“Appearances are often deceiving”—Aesop
In last week’s blog entry, “Temporary Bump,” I described dealing with Alex’s recent various health issues. After fighting yeast overgrowth for months that invaded his mouth in the forms of thrush and cheilitis, we were coming to the end of a month-long run of taking the antifungal prescription drug Diflucan daily, which we hoped would finally mark the end of dealing with candidiasis. After fighting a cold for a week, I was back to feeling good and was thankful that Ed and Alex seemed to have avoided my germs. After taking Alex to the Minute Clinic on Saturday for a sore on his scalp, we believed that he had folliculitis, an infection of the skin easily treated by antibiotics. However, the appearance of a few blisters on his skin made me wonder if something else could be happening. After I posted my blog on Sunday morning, I assumed anyone who wanted to read it could access it online. What a difference a week makes! I discovered this week that what appeared true last week was not exactly reality.
First of all, some friends and family have told me that lately they have been unable to access the most recent installments of my blog. They can see the picture and the title, but what follows is the text of the previous week’s blog instead of the new entry. Apparently, the old entries are visible, and if they wait a week until I post a new entry, they can then read the entry that did not appear the previous week. However, the newest entry again cannot be seen, other than its title and picture. Trying various browsers, I found that Google Chrome, Safari, and Firefox had no issues showing the blog correctly; the culprit seemed to be Explorer. Because Ed is more tech savvy than I when it comes to online publishing, I asked him to figure out what was wrong with the blog when someone uses Explorer. He found that many blog websites have been having issues with Explorer not showing the complete text, and fixing the problem is not a simple matter. Therefore, I recommend that any readers of my blog use a browser other than Explorer to read the entire text in a timely fashion. However, those who are devoted to Explorer can just wait a week until the old text decides to make its appearance with the new title and picture.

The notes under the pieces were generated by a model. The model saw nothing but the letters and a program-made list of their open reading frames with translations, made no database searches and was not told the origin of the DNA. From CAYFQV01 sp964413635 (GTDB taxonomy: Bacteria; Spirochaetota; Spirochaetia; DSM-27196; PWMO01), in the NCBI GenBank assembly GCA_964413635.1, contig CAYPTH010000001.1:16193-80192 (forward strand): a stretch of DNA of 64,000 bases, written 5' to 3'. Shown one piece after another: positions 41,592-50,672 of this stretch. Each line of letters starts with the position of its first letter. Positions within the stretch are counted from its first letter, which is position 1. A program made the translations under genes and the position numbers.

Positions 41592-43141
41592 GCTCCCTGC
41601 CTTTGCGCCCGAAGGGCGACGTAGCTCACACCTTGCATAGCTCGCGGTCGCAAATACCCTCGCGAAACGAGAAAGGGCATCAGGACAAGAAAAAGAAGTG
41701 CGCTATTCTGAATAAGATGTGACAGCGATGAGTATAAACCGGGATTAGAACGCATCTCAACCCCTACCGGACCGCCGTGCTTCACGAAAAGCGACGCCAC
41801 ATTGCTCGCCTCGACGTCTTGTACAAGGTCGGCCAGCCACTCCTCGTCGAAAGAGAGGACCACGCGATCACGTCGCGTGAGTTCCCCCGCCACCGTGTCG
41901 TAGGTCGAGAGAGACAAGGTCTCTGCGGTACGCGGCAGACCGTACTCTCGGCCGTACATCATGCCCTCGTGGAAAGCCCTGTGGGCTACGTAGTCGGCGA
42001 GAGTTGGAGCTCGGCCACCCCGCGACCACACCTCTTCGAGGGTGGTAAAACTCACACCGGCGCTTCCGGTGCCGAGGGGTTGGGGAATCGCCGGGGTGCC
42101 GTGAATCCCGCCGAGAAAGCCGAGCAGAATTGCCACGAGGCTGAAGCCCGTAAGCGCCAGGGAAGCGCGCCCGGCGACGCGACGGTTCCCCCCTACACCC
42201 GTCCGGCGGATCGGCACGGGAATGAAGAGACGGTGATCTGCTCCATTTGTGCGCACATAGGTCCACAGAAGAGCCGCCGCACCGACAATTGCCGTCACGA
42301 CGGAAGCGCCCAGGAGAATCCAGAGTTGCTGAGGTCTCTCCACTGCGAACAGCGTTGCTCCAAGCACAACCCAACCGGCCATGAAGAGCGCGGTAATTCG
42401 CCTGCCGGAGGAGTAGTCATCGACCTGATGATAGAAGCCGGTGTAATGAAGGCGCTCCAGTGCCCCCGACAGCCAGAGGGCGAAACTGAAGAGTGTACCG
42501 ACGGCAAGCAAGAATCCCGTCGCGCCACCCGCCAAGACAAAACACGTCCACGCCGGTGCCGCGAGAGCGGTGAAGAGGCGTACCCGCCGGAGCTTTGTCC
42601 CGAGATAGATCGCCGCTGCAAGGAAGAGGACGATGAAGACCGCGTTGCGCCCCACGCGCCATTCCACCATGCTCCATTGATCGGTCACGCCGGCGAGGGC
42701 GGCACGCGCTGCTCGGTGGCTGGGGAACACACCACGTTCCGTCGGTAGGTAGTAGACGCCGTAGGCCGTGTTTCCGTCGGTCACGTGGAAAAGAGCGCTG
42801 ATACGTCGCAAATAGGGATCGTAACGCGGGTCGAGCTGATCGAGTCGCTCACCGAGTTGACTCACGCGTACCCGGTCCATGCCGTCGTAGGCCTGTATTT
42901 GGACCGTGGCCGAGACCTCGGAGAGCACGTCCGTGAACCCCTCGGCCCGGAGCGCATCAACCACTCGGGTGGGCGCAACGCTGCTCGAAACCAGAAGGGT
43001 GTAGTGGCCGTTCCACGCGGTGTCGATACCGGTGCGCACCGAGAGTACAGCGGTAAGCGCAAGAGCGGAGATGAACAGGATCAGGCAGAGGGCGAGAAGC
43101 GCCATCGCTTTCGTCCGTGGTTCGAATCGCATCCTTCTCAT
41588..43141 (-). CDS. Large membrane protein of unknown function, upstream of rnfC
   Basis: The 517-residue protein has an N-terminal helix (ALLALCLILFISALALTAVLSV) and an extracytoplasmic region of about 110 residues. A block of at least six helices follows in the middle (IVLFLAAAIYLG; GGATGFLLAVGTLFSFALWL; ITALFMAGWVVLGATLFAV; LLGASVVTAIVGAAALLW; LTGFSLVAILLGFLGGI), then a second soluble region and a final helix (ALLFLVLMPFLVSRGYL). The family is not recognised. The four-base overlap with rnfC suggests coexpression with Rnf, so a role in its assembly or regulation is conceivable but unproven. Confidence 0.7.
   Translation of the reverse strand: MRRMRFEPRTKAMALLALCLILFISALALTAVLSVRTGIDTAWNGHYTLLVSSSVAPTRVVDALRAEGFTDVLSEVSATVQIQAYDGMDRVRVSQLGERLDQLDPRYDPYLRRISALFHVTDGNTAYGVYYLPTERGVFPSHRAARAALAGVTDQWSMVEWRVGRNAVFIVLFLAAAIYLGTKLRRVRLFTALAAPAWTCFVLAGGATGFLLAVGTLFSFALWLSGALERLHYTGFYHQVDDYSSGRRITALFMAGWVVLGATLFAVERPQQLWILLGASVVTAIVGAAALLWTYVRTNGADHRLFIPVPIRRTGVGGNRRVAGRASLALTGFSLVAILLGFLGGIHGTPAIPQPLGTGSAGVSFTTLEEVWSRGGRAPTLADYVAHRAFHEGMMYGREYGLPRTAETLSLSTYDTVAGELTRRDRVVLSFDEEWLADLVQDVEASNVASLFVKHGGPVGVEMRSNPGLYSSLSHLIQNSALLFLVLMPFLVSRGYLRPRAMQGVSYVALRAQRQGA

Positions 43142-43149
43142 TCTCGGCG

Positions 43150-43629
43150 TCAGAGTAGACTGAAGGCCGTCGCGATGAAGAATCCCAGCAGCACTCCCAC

Aside from the blog posting glitch, this week we finally received the results of Alex’s yeast tests that were done a few weeks ago. A swab culture of his mouth and a blood test to determine the presence of candida antibodies both came back negative, which suggests that he doesn’t have yeast overgrowth, after all. Basically three possibilities exist for these test results: false negative results, successful eradication of the yeast by antifungal medication, or something else has been causing the sores in his mouth. The nurse practitioner who prescribed the month-long use of Diflucan gave us a referral to an ear-nose-throat specialist who might be able to diagnose the problem. With the Thanksgiving holiday, Ed and I decided to wait before making an appointment with the specialist, especially since Alex’s mouth looks much better. Taking him to a doctor without any symptoms seems pointless, and we’re hopeful that he is, indeed, healed of the condition that two doctors and three nurse practitioners diagnosed as thrush and cheilitis, forms of candida overgrowth. Also, Alex has a weird fascination with ear-nose-throat doctors, whom he refers to as ENT’s, because he researched them a few years ago when he wanted to have his voice surgically altered. If we can avoid taking him to an ENT, we may be able to avoid the obsessive conversations about his desire for vocal cord surgery that doesn’t even exist. Mainly, we just pray that that the yeast overgrowth and whatever caused it is finally gone.